The California Foreclosure Process
California has a slightly complicated set of rules surrounding property foreclosures. However, it is important to note that as a general rule of thumb, California is a consumer-friendly state. It is also a “title theory state,” which means that the property title will stay in a trust until the borrower has paid off the loan in its entirety.
can be both financially and emotionally overwhelming, there are options to help ease the situation.
Homeowner Rights During California Foreclosures
In the state of California, it is your legal right to ensure that all of the processes associated with foreclosure are properly followed. With the help of mortgage delinquency agencies and lawyers you can choose to fight the foreclosure process; however, there is no guarantee that you will be able to stop it in its entirety unless you are able to pay the loan (and other associated home costs) in their entirety or prove that the California foreclosure processes were violated. There are several groups and services that can help you throughout the foreclosure process in California. Non-profit HUD-certified counseling agencies can offer valuable assistance during the foreclosure process in California.
Non-profit HUD-certified counseling agencies can assist during the foreclosure process. However, it is important to note that turning to HUD or another agency does not guarantee that the foreclosure process will be delayed or stopped.
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The California Foreclosure Procedure in a Nutshell
Notice of Default
The primary method of foreclosure in California is “non-judicial foreclosure.” This type of foreclosure features an elected trustee who is appointed when the property is first purchased. The trustee will act as a representative of the lender and file a notice of default. This notice gives the homeowner three months to mitigate the default.
Notice of Sale
If the default is not paid within three months of the notice of default , a notice of sale will be publicly posted for at least 20 days prior to the sale date and published at least 1 time per week for 3 consecutive weeks. The notice of sale includes property information and the sale date.
After the notice, the home is sold at public auction. A homeowner has five business days prior to the sale to attempt to cure the default and stop the sale. A foreclosure auction in California must be held Monday through Friday between 9 a.m. and 5 p.m. where the property will go to the highest bidder or become a real estate owned property of the lender.
Vacate the Property
Since the foreclosure process in California can take months, you will have a little time before you are required to leave your property. However, once the home is sold during an auction and the foreclosure process is completed, you will have to quickly vacate your home. The new owner can serve you with a three-day notice to quit. If you fail to leave after the designated three days, then the owner can get a court order to evict you.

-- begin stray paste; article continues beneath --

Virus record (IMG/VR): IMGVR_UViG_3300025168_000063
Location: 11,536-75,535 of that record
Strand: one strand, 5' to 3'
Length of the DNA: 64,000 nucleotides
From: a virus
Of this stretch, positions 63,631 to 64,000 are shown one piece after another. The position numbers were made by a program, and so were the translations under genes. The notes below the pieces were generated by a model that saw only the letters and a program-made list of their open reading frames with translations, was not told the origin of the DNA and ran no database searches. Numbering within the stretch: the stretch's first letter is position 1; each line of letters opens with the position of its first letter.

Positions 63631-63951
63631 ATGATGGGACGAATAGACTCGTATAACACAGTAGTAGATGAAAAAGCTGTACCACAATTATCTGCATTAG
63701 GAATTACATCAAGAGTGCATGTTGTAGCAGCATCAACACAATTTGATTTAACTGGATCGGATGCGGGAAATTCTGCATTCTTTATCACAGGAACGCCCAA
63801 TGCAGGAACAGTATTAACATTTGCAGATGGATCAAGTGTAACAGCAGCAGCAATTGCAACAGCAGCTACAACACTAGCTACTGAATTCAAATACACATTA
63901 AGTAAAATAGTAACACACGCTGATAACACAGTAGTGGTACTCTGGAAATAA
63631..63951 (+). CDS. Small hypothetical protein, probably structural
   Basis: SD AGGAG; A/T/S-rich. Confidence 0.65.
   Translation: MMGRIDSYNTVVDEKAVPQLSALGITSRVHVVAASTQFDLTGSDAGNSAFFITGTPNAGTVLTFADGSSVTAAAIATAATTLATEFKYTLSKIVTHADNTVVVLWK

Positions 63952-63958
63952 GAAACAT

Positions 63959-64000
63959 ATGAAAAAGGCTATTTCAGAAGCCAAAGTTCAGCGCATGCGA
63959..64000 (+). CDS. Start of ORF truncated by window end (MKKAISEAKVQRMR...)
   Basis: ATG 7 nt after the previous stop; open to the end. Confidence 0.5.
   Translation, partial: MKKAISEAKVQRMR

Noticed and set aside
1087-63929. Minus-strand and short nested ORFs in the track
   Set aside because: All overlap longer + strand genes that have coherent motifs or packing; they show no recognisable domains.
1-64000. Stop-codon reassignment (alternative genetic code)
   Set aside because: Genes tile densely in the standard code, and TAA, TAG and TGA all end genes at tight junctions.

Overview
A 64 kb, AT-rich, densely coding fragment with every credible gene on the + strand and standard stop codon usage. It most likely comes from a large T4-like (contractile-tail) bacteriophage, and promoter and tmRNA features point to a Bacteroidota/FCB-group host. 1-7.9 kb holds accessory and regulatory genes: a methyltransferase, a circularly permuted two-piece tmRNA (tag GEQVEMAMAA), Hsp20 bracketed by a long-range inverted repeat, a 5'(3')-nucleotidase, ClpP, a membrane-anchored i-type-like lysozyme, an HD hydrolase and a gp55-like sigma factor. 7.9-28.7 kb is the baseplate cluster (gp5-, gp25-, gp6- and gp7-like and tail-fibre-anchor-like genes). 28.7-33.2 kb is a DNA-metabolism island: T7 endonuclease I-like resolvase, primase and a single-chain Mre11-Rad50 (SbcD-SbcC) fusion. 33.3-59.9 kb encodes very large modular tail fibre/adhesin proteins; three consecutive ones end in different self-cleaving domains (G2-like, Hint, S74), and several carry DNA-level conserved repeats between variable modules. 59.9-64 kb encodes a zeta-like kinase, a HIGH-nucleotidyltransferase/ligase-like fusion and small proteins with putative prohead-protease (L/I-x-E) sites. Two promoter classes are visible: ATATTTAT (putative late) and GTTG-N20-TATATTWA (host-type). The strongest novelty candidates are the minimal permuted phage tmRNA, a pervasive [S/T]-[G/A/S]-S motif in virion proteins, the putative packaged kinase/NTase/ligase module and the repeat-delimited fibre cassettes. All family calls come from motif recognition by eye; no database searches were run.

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California Foreclosure Facts
If the lender files a deficiency judgment you will be help responsible for the difference between the sale price and debt owed.
With statutory right of redemption in California, the former owner can reclaim the house if they make a full payment on the unpaid loan. If the lender completed a full price bid, then the former owner will need to pay the costs for three months.
If you do not pay property taxes in California for five years or more, then you could lose your home to foreclosure.
Probate does not stop foreclosure in California as there is no current mandate of loan forgiveness in the event of the borrower’s death. The estate must continue to pay the mortgage to avoid foreclosure.
A foreclosure can decrease your credit score by 85 to 160 points. It can also result in tax consequences that might reduce your tax refund or cost you additional taxes.
If everything is completed on time and without any delays, then the entire foreclosure process can take approximately 120 days; however, the process can also be much longer.
Alternatives to Foreclosure in California
In California, if your home was your primary residence, then it can often be beneficial to sell it in a short sale. A short sale is selling your home for less than what is owed in the mortgage. A short sale can help you to avoid a deficiency judgment.
Filing for bankruptcy in California postpone the foreclosure proceedings and, in the right circumstances, even stop it. This option can be used to halt collection actions, giving you time to make a plan to address your debts.
California has very specific and unique laws surrounding loan modification. Through these laws and the 2013 Homeowner Bill of Rights, lenders must have a loan modification program in place before they can foreclose on a property in California. If the borrower has applied or is being considered for a loan modification, the lender is not able to foreclose on the property. A loan modification can be used to delay the foreclosure process and possibly stop it altogether.
Considered the easiest and most stress-free alternative to foreclosure, selling your house as is provides the homeowner with a fast, simple solution. This methods is selling your house without making any repairs or updates.
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